The West may take a lot of convincing.
Mnangagwa, once a top deputy to Mugabe, is among the senior government officials banned from travelling or banking in the United States and Europe.
Western countries froze his assets in protest of human rights violations, and so far have shown little inclination to ease them.
In July, Britain added new sanctions to a Zimbabwean official for fraudulently redeeming treasury bills at 10 times their official value.
But Gwanyanya said making even small payments on its debts shows the world that Mnangagwa wants to do business differently from his predecessor.
“That Zimbabwe has started to do so at a time where our debt is very in excess would unlock some capital from the external world,” he said.
Zimbabwe’s economy has swung dramatically since 2000, shrinking at a breathtaking rate during years of hyperinflation, before clawing its way back to growth in 2009.
Covid-19 and a drought pushed the economy back into recession, with inflation returning to triple digits.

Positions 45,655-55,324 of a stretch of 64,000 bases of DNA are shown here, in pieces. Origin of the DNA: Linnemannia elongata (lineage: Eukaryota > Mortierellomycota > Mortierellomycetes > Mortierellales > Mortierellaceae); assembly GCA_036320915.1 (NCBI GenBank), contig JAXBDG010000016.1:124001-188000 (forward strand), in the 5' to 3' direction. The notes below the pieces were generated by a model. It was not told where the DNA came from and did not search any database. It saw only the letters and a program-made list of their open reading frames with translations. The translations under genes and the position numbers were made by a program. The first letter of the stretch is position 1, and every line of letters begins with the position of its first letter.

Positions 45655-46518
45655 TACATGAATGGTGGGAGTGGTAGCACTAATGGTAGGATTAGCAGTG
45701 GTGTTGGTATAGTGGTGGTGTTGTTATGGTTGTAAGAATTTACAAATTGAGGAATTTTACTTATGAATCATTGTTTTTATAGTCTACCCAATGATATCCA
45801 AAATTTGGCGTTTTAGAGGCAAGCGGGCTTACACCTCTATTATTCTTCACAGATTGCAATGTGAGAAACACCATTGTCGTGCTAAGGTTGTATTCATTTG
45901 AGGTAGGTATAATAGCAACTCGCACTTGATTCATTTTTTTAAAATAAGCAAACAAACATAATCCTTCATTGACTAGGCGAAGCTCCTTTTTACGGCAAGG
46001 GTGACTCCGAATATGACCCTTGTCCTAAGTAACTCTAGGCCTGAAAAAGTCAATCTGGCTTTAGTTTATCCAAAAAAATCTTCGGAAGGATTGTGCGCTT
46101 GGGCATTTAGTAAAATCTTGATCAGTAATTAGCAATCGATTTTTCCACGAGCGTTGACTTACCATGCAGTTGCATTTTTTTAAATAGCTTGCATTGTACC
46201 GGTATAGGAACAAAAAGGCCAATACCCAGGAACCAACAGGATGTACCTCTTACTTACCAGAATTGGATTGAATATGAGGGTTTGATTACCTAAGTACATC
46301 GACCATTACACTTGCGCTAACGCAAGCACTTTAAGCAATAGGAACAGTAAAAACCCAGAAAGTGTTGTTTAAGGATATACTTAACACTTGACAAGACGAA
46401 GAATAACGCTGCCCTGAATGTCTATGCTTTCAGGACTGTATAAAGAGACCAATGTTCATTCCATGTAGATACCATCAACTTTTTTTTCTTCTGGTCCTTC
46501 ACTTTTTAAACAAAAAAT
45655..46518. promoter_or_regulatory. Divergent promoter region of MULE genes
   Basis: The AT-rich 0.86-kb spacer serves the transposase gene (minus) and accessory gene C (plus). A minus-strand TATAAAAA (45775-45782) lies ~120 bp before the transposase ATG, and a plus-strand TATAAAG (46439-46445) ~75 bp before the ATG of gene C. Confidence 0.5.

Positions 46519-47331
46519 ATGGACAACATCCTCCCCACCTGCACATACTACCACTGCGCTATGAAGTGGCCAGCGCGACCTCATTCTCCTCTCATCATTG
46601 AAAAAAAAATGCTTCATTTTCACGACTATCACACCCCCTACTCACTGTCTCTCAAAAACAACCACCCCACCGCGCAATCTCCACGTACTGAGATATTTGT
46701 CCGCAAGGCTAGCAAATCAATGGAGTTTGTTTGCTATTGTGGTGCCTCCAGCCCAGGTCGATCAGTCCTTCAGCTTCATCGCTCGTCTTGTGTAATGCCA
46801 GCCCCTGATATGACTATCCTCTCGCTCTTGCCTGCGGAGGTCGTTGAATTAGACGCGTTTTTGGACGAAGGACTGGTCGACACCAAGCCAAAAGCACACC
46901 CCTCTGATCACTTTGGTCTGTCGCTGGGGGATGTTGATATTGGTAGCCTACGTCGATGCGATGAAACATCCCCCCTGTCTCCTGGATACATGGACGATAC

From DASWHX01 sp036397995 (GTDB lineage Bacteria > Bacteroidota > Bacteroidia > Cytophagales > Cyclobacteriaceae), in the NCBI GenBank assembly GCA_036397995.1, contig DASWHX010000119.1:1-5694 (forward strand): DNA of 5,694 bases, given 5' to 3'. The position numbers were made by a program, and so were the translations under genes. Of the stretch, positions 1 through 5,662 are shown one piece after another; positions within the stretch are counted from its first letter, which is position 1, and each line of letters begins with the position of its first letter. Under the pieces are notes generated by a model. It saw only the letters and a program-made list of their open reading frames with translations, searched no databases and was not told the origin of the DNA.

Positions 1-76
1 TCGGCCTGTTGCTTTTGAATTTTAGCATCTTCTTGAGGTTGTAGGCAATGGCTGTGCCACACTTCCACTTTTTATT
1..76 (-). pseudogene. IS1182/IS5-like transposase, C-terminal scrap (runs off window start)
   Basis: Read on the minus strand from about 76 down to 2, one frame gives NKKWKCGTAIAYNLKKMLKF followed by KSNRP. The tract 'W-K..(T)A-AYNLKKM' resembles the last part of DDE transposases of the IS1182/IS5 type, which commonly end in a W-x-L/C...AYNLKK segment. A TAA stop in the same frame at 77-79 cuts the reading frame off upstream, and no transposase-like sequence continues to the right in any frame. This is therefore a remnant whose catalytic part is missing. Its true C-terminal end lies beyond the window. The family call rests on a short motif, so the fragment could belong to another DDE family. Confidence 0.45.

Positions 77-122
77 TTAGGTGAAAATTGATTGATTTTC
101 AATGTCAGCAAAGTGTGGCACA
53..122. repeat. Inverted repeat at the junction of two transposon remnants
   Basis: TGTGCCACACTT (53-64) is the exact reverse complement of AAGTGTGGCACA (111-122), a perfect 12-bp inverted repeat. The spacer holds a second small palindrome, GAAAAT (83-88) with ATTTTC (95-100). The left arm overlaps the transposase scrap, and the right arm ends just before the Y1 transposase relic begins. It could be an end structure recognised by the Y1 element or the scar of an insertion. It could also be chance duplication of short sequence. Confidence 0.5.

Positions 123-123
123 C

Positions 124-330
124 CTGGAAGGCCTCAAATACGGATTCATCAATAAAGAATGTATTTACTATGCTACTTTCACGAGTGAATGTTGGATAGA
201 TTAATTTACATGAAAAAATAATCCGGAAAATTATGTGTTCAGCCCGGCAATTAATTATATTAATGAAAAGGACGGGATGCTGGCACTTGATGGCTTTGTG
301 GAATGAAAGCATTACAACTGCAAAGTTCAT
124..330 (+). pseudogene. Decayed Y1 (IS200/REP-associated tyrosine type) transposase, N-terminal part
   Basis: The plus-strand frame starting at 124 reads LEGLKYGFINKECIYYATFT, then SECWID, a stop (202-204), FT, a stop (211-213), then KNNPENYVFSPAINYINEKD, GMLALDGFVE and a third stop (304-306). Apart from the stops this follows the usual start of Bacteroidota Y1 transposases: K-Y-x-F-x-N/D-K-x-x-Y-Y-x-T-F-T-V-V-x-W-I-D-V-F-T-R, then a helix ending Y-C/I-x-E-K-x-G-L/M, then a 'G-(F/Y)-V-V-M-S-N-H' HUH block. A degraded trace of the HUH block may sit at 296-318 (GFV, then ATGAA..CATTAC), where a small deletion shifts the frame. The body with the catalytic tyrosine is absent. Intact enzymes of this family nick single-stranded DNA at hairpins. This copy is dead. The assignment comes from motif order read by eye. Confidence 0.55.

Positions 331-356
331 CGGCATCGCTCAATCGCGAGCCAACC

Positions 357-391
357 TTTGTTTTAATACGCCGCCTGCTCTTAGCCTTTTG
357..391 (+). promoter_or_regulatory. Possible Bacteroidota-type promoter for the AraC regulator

Inflation has settled back down into double digits — sitting at 56 percent in July, down from 106 the previous month — and Ncube has ambitious plans to bring the country into the global middle class by 2030.
To do that, Zimbabwe will need capital and investors. Paying down its debts is one way to make the country more attractive.
“Essentially it’s a gesture,” Gwanyanya said. “It does not mean we are able to pay the complete debt but it will send a signal to the rest of the world about our willingness to service debts and therefore change perceptions of how others view the country.”- Mail Online